Sauromalus is derived from Greek sauros, meaning lizard and omalus, homalus, meaning flat, in reference to the chuckwalla's flattened body shape. It lacks a mid-dorsal crest, and when compared to its closest relatives (the other iguanas), the low profile is obvious. The name ater means black. A previous scientific name used for the chuckwalla is Sauromalus obesus.
The name chuckwalla (or chuckawalla) is derived from the Shoshone word "tcaxxwal" or "caxwal," the form used by the Cahuilla Indians of southeastern California and originally written in Spanish as "chacahuala."
Size: The stout-bodied chuckwalla is the second largest lizard in the United States, next in size only to the gila monster. A male individual can measure up to 18 inches in total length, while the female is somewhat smaller.
Coloration: The coloration of these lizards is geographically variable and also varies between juveniles and adults, in addition to males and females. In adult males, the head, shoulder, and pelvic regions are melanistic, while the mid-body is light beige or tan and occassionally speckled with brown flecks. The tail is off-white. Adult females are brownish in color with a scattering of dark brown and red spots. Young chuckwallas have four or five broad bands across the body, and three or four on the tail. These bands are usually lost in adulthood. Uniformly small scales cover the body, with larger scales protecting the ear openings.
Range and Habitat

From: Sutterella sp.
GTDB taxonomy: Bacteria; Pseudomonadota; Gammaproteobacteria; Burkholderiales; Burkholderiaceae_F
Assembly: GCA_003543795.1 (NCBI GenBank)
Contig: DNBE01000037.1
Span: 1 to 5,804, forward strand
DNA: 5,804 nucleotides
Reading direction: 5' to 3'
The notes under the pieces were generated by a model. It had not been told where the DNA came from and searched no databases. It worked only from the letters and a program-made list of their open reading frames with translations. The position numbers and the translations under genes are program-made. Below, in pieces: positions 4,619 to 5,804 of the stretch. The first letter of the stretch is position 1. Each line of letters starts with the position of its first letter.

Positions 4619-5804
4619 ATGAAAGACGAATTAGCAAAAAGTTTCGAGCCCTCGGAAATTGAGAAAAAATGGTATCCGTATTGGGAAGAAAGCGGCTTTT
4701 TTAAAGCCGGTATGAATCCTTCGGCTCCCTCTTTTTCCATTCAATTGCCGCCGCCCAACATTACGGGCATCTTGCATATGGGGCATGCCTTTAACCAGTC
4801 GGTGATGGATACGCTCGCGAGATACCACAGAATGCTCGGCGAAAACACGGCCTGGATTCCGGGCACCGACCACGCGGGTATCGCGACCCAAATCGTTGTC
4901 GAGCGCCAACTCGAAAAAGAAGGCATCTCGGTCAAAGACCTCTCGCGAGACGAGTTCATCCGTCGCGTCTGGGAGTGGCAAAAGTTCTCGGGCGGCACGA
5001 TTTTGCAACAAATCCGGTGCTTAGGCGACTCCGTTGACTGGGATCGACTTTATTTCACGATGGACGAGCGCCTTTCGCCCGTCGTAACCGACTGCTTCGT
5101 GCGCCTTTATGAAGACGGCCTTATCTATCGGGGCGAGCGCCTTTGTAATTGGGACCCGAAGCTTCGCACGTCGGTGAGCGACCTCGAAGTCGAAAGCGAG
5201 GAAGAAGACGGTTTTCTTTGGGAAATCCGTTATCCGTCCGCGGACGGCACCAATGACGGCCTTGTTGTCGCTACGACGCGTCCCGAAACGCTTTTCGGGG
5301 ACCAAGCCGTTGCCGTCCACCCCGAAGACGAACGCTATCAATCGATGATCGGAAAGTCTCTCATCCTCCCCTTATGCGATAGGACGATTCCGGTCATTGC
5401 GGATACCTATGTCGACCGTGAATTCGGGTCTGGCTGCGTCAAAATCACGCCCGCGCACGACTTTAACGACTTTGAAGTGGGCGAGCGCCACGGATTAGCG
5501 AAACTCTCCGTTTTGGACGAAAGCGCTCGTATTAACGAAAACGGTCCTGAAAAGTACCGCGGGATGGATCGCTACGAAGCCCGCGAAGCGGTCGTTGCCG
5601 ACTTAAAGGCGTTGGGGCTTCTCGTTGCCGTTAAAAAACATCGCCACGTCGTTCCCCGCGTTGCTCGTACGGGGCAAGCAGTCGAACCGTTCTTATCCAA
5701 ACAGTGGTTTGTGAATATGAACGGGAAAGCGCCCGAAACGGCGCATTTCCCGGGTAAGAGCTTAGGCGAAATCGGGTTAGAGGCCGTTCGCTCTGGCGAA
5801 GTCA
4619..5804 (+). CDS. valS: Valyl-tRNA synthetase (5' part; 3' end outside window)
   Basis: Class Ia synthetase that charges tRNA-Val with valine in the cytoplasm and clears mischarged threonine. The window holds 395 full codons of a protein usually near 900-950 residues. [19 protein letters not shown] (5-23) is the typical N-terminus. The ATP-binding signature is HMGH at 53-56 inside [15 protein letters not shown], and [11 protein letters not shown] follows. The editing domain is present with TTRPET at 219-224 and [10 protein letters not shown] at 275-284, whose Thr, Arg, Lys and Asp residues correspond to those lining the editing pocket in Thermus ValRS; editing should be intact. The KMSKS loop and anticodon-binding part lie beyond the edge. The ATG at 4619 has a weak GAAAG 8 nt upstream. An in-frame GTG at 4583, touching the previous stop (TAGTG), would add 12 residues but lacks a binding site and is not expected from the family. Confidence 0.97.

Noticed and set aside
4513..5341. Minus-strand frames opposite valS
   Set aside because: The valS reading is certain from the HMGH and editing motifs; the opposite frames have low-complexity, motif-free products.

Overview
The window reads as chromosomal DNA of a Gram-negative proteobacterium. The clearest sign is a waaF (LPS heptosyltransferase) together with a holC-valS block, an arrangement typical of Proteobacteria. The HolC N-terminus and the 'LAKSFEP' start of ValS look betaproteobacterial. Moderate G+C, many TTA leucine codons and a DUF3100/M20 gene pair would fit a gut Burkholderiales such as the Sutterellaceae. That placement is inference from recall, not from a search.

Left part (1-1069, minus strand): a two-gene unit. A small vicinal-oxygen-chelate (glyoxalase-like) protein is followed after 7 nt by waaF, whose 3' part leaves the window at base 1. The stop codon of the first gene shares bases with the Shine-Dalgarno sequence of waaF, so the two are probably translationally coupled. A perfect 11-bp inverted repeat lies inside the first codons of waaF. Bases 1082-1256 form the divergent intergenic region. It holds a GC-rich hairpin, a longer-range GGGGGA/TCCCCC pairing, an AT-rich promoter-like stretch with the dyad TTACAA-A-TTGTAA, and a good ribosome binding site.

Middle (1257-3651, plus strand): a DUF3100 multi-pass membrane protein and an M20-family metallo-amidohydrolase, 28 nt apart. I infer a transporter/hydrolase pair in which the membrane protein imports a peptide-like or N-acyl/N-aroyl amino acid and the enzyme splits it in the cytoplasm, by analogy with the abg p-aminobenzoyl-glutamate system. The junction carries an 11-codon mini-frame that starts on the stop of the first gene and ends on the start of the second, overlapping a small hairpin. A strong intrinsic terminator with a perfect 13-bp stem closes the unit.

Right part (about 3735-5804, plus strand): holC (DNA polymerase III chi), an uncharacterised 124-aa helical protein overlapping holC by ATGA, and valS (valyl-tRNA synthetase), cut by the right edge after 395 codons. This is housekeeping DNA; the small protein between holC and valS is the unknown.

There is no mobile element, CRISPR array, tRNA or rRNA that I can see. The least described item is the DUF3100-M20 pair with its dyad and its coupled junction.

The chuckwalla is distributed throughout the deserts of southern California, southern Nevada, southwestern Utah, western Arizona, Sonora, and Baja California. Its distribution closely mirrors the combined Mojave and Sonoran Deserts.
The chuckwalla's preferred habitat is boulder-covered slopes, at elevations up to 4500 feet, although they are more common at lower elevations. They sun themselves on prominent rocks during warm weather, and it's not unusual to see several chuckwallas at the same time from a single vantage point.
In the wild, chuckwallas are shy, and, if approached, will hide in the cracks and crevices of nearby boulders. If the threat persists, they can wedge themselves tightly in the crevice by inflating their lungs which causes their body to press against the rock faces. This makes extraction nearly impossible for a predator.
Chuckwallas are strictly herbivores in the wild. They're particularly fond of yellow flowers, such as those found on the brittle-bush (Encelia farinosa), and, on occasion, will climb into this plant to get to the yellow feast.
Mating occurs between April and July, with a clutch of as many as 16 eggs laid between June and August. The eggs hatch in the late warm season.
The chuckwalla is currently a Federal Special Concern species (FSC). In desert communities with active development, the preferred habitat of the chuckwalla is under attack. In areas without disturbance, chuckwallas appear healthy and stable.